Soltau sees much of the turnaround strategy as “reestablishing the fundamentals of retail, reenvisioning its merchandise offerings, rolling out innovations and continuing to gain customer feedback.”
She said the company had seen comparable store sales improvement in six of eight merchandise divisions in the second half of 2019 over the first half.
The Plano, Tex.-based Penney’s walked into the bankruptcy with about $500 million in cash on hand and a proposed $900 million in debtor-in-possession financing plan, half of which includes new money to fund its operations, and the other half of which, known as a “roll up,” would essentially go toward paying its secured pre-bankruptcy debt.
“As part of the DIP commitment from its existing lenders, Penney’s will explore additional opportunities to maximize value, including a third-party sale process,” the company said Friday.
The DIP proposal will be the subject of a first day hearing in the case that is scheduled for Saturday afternoon.
J.C. Penney owes some $650 million to its trade creditors, according to its first day filings. The top among them are Nike Inc., which is owed nearly $32.1 million, Alfred Dunner Inc., which is owed $14.2 million, and Byer California, which is owed $12.6 million. The other trade creditors listed in J.C. Penney’s list of top 50 creditors include Adidas Distributing, which is owed nearly $7.1 million, the Lee Co., which is owed $6.1 million, and Van Heusen Sportswear, which is owed $5.7 million.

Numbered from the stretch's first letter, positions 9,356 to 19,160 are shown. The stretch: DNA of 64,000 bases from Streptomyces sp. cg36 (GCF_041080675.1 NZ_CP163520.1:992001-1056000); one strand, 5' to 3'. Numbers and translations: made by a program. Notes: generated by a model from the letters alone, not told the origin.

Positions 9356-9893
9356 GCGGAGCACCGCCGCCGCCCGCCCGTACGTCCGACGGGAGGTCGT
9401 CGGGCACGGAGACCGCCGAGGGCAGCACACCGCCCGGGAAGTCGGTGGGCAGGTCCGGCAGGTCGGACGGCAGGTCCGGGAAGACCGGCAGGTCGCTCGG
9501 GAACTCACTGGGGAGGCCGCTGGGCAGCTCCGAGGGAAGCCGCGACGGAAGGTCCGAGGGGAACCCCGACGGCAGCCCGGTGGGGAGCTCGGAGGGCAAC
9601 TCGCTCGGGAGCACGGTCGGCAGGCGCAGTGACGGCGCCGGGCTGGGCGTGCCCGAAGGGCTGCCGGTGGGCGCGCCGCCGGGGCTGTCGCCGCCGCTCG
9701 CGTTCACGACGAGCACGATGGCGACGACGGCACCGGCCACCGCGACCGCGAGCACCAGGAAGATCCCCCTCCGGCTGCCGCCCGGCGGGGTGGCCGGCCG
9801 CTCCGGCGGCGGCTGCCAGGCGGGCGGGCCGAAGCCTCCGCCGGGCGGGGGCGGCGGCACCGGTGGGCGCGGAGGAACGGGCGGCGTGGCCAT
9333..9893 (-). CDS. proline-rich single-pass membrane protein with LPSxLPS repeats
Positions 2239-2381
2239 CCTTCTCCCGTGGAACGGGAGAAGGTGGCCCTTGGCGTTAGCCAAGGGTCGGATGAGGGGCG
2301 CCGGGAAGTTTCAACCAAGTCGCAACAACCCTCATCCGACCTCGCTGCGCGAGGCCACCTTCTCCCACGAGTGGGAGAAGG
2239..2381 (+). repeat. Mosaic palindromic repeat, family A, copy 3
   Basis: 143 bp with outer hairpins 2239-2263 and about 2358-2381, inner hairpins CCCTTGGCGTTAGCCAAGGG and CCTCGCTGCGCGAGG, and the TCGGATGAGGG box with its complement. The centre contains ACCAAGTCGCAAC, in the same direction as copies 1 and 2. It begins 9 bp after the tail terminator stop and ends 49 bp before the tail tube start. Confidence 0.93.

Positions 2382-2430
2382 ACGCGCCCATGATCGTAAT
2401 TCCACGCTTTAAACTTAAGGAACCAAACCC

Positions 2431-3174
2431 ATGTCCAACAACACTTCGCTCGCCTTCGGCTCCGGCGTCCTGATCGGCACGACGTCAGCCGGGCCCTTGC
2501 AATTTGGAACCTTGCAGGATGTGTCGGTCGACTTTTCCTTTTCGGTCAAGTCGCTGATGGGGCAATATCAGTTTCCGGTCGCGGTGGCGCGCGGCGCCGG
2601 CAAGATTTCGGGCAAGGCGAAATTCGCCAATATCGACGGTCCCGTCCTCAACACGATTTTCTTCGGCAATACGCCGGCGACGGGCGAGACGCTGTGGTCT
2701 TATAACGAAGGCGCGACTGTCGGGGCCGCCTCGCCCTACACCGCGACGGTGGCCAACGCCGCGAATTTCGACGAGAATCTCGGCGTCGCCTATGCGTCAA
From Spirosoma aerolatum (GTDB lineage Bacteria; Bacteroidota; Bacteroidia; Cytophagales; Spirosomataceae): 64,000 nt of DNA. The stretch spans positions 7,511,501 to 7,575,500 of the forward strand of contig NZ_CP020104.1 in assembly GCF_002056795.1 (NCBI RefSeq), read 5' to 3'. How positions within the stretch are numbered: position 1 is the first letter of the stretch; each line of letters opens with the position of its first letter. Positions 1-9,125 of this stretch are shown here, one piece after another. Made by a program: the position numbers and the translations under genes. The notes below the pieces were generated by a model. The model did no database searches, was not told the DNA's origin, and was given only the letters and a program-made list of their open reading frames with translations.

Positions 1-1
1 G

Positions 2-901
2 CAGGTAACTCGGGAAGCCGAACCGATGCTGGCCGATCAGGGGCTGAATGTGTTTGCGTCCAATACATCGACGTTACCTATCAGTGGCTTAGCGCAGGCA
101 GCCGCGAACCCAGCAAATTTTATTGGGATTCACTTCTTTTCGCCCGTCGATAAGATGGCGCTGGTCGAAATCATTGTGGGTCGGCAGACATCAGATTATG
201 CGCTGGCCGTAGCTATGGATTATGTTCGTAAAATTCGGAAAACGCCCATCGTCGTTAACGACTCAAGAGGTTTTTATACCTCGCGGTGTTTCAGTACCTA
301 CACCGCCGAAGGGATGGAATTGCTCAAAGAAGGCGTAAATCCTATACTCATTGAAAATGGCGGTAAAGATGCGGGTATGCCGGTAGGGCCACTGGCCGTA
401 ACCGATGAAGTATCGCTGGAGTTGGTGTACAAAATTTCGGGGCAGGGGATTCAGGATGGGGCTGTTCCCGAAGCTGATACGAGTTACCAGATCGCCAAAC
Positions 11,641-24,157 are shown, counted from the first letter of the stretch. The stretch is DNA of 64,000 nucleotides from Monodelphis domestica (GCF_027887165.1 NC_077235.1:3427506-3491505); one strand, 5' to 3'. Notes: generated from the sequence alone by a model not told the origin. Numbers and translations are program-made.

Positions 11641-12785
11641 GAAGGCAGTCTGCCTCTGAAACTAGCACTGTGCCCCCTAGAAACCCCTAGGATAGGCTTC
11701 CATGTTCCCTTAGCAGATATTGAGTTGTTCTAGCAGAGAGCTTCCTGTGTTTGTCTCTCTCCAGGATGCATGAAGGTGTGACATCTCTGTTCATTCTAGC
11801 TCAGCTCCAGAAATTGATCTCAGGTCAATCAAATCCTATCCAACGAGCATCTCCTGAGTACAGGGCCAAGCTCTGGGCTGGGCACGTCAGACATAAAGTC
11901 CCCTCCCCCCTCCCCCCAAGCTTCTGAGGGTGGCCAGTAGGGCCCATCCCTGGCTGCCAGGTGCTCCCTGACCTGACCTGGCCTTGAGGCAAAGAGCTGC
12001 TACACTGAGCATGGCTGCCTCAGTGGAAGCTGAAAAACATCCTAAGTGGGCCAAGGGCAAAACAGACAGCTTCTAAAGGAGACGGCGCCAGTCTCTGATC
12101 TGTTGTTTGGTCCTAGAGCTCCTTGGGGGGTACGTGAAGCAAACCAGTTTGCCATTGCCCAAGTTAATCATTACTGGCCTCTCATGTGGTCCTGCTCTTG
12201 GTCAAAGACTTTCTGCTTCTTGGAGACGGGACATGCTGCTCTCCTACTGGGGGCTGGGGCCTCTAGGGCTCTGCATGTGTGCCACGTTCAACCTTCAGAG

On Friday, J.C. Penney filed the customary critical vendor motion seeking to at least partially repay the vendors that it considers to be essential to its business. It sought permission to pay its pre-bankruptcy trade claims up to $49.6 million, seeking about $15 million to pay them immediately in the interim.
Since the pandemic, the retailer has already “significantly delayed” paying its critical vendors putting pressure on them to appease those vendors to encourage them to continue shipping during the bankruptcy, according to a declaration accompanying the motion by James Mesterharm, a managing director at AlixPartners LLP, and restructuring advisor to J.C. Penney.
“As such, I believe that the critical vendors have already reached their limits, and if the debtors unduly delay payments for the critical vendor products and services, the critical vendors may cease to supply the critical vendor products and services altogether,” Mesterharm said in the filing.
In the coming days, Penney’s will also seek approval from the court to pay non-furloughed associate wages, provide certain benefits to all associates, and to pay vendor partners in the ordinary course for all goods and services provided on or after the Chapter 11 filing date.